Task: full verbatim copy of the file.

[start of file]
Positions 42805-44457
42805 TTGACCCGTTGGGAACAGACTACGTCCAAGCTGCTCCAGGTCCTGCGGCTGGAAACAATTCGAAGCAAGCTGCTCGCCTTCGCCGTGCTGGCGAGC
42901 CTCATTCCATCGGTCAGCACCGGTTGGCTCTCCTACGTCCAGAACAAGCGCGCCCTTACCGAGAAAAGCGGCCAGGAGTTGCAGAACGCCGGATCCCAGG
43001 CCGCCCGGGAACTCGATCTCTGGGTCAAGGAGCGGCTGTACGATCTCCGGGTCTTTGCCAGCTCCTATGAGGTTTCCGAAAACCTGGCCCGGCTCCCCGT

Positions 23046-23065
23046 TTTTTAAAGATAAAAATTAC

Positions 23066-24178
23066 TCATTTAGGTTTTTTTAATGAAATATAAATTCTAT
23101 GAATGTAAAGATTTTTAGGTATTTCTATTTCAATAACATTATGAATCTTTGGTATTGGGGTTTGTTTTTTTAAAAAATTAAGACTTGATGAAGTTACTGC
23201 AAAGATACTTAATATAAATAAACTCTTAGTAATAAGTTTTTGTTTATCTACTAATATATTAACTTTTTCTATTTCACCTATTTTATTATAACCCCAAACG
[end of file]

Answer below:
Positions 42805-44457
42805 TTGACCCGTTGGGAACAGACTACGTCCAAGCTGCTCCAGGTCCTGCGGCTGGAAACAATTCGAAGCAAGCTGCTCGCCTTCGCCGTGCTGGCGAGC
42901 CTCATTCCATCGGTCAGCACCGGTTGGCTCTCCTACGTCCAGAACAAGCGCGCCCTTACCGAGAAAAGCGGCCAGGAGTTGCAGAACGCCGGATCCCAGG
43001 CCGCCCGGGAACTCGATCTCTGGGTCAAGGAGCGGCTGTACGATCTCCGGGTCTTTGCCAGCTCCTATGAGGTTTCCGAAAACCTGGCCCGGCTCCCCGT

Positions 23046-23065
23046 TTTTTAAAGATAAAAATTAC

Positions 23066-24178
23066 TCATTTAGGTTTTTTTAATGAAATATAAATTCTAT
23101 GAATGTAAAGATTTTTAGGTATTTCTATTTCAATAACATTATGAATCTTTGGTATTGGGGTTTGTTTTTTTAAAAAATTAAGACTTGATGAAGTTACTGC
23201 AAAGATACTTAATATAAATAAACTCTTAGTAATAAGTTTTTGTTTATCTACTAATATATTAACTTTTTCTATTTCACCTATTTTATTATAACCCCAAACG